Aims: Diabetes-related distress stemming from the burden of managing diabetes has been measured in multiple patient populations; however, the medical management of diabetes also presents unique challenges for health care providers. The purpose of this study was to conduct a qualitative evaluation of the experiences of healthcare providers in caring for people with diabetes (PWD). Methods: Interviews and focus groups were conducted in a sample of 22 healthcare providers. Participants were drawn from medical residency and fellowship programs, diabetes healthcare provider networks and professional organizations. Participants were queried about their experiences working with PWD. Results: Themes were extracted and discussed by the investigator team until consensus was reached. Themes included: adherence (frustration that patients don't follow recommendations), emotions associated with treating PWDs (frustration with redundancy of treatment topics, overwhelmed by social needs of patients, worry for patient outcomes), fatigue (emotionally and physically worn-out), role definition (role as supporter and perceived responsibility for medical outcomes), and work environment (limitations of time or resources to provide care). Conclusions: Diabetes related distress was described as a component of the caregiving experience among health care providers who treat PWD. These data indicate an emotional impact that warrants further investigation and intervention.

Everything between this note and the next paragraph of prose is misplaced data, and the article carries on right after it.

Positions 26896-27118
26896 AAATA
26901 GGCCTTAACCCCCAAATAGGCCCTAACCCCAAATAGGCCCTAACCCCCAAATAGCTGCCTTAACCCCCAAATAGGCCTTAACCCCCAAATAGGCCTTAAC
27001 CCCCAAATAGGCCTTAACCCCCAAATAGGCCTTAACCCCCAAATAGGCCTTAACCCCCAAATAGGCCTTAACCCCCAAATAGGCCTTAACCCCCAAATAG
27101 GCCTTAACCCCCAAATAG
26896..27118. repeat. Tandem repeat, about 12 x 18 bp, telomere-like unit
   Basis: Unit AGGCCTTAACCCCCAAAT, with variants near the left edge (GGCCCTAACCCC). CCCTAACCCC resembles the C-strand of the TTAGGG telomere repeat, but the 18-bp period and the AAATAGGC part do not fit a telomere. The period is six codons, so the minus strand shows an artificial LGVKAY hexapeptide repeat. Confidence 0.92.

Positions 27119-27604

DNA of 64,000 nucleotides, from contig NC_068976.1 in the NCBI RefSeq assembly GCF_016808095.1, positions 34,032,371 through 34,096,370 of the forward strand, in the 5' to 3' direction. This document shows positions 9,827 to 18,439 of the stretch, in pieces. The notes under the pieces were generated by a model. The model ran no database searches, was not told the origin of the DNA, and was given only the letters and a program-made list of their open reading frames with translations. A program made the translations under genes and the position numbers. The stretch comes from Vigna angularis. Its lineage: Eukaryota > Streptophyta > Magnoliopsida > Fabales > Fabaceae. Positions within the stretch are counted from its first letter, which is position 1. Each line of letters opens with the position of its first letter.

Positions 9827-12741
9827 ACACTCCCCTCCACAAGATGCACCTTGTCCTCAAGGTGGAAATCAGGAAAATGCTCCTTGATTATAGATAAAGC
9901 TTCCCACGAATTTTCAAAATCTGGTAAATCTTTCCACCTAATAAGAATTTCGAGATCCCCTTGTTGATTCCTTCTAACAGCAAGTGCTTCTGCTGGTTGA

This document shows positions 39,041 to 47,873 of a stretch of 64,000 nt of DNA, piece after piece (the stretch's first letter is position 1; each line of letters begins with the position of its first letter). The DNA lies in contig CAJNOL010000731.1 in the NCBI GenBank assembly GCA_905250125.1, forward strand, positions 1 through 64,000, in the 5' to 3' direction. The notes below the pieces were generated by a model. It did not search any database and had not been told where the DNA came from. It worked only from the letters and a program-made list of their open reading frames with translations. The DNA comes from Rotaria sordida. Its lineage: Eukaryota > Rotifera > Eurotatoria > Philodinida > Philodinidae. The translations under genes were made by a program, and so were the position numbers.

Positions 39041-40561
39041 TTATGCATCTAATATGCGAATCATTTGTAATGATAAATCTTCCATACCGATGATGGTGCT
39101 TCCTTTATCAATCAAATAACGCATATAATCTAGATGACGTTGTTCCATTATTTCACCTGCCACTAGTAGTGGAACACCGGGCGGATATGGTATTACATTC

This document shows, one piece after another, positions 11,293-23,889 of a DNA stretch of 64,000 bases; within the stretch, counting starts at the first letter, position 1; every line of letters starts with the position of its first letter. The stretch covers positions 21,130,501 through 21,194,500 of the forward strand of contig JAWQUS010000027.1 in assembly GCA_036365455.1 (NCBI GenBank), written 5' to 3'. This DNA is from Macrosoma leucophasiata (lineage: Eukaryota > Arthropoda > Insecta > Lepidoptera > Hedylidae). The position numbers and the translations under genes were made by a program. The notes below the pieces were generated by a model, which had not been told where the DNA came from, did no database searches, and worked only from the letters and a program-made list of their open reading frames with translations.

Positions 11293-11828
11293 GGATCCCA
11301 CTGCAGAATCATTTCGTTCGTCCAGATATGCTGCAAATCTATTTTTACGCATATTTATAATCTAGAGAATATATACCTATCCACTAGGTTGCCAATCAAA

- Diabetes distress
- Diabetes healthcare providers
- Physician burnout
- Physician well-being
ASJC Scopus subject areas
- Internal Medicine
- Endocrinology, Diabetes and Metabolism